Previous studies have shown that activation of Wnt/β-catenin signaling in chondrocytes enhances endochondral ossification and replacement by bone [14, 30]. These findings are consistent with a previous report of enhanced OA progression in Col2a1-CreERT2;Ctnnb1-ex3fllwt mice [7]. In this previous study, Safranin O and Alcian blue staining was reduced, and the articular cartilage area was reduced significantly in Col2a1-CreERT2;Ctnnb1-ex3fllwt mice without surgical OA induction at 2 months after tamoxifen injection [7]. However, exacerbation of OA was also observed in transgenic mice expressing an inhibitor of β-catenin and Lef1 (ICAT) under the Col2a1 promoter [3]. The cartilage degeneration in transgenic mice was rather slow and mild, which may be partially because the binding of ICAT to β-catenin was not irreversible [3]. Notably, in Col2a1-ICAT mice, mild cartilage degeneration was observed at the articular surface, particularly in the weight-bearing area of knee joints [3]. Considering that Col2a1 is expressed both in the SFZ and DZ, exacerbation of OA in Col2a1-ICAT mice may be associated with decreased activity of Wnt/β-catenin signaling in the SFZ, although Prg4 expression was not examined. In the present study, Prg4-Cre-driven β-catenin stabilization led to resistance against OA accompanied by enhanced expression of Prg4, whereas Prg4-Cre-driven β-catenin knockout resulted in OA exacerbation, indicating that Wnt/β-catenin signaling in the SFZ contributes to cartilage homeostasis at least by Prg4 induction. A recent study showed that SFZ cells include a population of progenitors for articular chondrocytes [22]. Considering that Wnt is a major regulator of mesodermal cells [31], Wnt/β-catenin signaling may be involved not only in Prg4 induction, but in maintenance of chondrocyte progenitors in the SFZ of adult articular cartilage.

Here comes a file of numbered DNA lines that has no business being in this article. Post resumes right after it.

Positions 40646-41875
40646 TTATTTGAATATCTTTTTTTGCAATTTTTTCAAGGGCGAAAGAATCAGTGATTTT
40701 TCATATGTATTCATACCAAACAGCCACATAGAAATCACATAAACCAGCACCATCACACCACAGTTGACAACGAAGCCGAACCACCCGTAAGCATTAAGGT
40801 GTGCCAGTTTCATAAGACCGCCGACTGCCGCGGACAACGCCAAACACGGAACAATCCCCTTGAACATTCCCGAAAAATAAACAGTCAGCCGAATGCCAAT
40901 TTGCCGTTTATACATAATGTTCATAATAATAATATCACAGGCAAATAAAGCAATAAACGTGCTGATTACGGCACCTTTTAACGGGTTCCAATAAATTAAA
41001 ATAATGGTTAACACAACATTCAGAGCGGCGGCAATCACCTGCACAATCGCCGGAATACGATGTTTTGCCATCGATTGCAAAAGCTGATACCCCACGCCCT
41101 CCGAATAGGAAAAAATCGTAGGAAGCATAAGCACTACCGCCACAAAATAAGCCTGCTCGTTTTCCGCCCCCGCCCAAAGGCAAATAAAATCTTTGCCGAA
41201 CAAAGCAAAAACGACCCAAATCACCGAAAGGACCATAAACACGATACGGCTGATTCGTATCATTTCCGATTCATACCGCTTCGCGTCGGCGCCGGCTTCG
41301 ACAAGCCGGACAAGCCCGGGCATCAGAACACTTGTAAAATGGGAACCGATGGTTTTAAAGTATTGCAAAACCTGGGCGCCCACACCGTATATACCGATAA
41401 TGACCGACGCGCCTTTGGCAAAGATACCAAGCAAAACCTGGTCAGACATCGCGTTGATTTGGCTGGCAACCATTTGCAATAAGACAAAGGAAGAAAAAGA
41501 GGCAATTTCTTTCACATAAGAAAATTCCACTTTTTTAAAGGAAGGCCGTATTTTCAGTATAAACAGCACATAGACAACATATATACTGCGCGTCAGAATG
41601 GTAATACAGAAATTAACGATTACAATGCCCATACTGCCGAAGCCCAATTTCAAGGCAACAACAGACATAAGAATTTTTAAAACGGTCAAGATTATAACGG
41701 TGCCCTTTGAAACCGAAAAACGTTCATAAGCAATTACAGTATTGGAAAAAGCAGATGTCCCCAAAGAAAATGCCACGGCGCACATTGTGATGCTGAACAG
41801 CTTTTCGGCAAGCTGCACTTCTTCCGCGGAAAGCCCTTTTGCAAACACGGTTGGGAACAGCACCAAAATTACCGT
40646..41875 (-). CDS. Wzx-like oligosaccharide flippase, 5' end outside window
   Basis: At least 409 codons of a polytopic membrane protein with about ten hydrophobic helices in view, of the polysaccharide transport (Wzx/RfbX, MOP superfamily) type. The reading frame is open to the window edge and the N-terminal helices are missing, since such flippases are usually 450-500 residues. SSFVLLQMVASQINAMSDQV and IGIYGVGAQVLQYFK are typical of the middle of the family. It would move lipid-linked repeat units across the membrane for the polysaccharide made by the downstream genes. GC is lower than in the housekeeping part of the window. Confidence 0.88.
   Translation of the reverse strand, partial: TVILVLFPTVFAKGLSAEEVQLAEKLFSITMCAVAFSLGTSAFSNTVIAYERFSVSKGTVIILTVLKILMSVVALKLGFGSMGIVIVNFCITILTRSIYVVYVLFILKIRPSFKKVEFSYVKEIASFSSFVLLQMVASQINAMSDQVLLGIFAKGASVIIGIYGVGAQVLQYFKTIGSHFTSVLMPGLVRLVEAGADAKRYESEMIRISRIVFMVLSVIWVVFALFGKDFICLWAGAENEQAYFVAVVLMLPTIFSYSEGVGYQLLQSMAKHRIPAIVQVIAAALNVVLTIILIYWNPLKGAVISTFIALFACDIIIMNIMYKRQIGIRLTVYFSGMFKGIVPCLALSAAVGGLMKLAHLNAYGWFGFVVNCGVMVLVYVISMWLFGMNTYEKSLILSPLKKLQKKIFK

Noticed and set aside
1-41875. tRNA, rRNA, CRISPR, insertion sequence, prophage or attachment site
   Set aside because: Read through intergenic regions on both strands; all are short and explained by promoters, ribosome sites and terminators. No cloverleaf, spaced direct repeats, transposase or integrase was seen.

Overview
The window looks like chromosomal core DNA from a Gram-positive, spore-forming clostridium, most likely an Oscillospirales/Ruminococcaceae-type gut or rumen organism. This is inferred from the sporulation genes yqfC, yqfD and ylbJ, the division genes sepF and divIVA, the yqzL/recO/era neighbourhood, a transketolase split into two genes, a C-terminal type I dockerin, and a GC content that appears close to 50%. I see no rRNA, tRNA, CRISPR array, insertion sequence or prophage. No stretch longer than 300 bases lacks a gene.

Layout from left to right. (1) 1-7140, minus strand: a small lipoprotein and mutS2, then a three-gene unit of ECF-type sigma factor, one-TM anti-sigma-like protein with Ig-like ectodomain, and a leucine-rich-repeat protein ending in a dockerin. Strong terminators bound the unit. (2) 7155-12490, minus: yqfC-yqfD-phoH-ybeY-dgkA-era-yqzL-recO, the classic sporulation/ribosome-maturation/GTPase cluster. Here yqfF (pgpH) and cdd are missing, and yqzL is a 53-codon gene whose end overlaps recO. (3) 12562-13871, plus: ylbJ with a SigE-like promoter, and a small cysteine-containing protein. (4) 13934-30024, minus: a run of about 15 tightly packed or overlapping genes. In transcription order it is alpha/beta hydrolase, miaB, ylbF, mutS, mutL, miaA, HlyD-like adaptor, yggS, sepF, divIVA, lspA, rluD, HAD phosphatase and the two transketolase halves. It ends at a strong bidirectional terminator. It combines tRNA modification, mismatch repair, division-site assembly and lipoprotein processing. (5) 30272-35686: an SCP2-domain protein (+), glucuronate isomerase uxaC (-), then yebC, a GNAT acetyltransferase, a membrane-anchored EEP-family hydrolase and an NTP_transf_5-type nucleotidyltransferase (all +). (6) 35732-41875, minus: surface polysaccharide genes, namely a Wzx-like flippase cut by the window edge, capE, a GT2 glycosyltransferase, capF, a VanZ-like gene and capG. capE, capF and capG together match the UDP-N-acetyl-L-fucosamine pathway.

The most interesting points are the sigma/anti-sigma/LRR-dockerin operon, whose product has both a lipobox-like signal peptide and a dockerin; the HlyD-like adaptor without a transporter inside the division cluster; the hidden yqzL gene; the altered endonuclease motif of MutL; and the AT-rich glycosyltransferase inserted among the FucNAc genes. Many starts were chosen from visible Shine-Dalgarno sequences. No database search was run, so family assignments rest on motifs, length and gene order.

The mechanisms underlying the high expression level of β-catenin protein in the SFZ are still unknown. We found that Wnt5a, Wnt5b, Wnt9a, and Wnt16 were highly expressed in SFZ cells (Fig. 5a). Among them, mRNA expression of Wnt5a, Wnt5b, and Wnt9a was induced by mechanical stress loading (Fig. 5b). However, we could not obtain further findings to explain the upregulation of Wnt/β-catenin signaling in the SFZ. Notably, a recent study showed that Wnt16 protects articular cartilage by antagonization of excessive Wnt/β-catenin signaling [32]. Wnt16 expression is increased in the SFZ during the early stage of mouse experimental knee OA [32]. Treatment with recombinant Wnt16 induces Prg4 expression, although the molecular pathway is unknown [32]. It is widely known that the potent Wnt antagonist FRZB is expressed in DZ chondrocytes and exerts cartilage-protective effects [33, 34]. Various molecules are likely to be involved in the tight regulation of Wnt/β-catenin signaling in the SFZ.

CREB, a member of the leucine zipper family of DNA binding proteins, was identified as a protein that binds to the cAMP-responsive element [35]. Generally, transcriptional activity of CREB is regulated by phosphorylation [36]. Notably, in the present study, Creb1 mRNA expression was induced by Wnt/β-catenin signaling. Although the interaction of Wnt/β-catenin signaling and CREB-binding protein has been well described [37], induction of CREB by Wnt/β-catenin signaling has not been revealed. However, as both CREB and Wnt/β-catenin are widely expressed, the Wnt/β-catenin-CREB pathway may be involved in other cell activities. We could not reveal the precise molecular mechanisms underlying transcriptional induction of CREB by Wnt/β-catenin, i.e., whether the induction is direct or indirect. Furthermore, molecules or signaling pathways other than CREB may be also associated with Prg4 induction by Wnt/β-catenin signaling.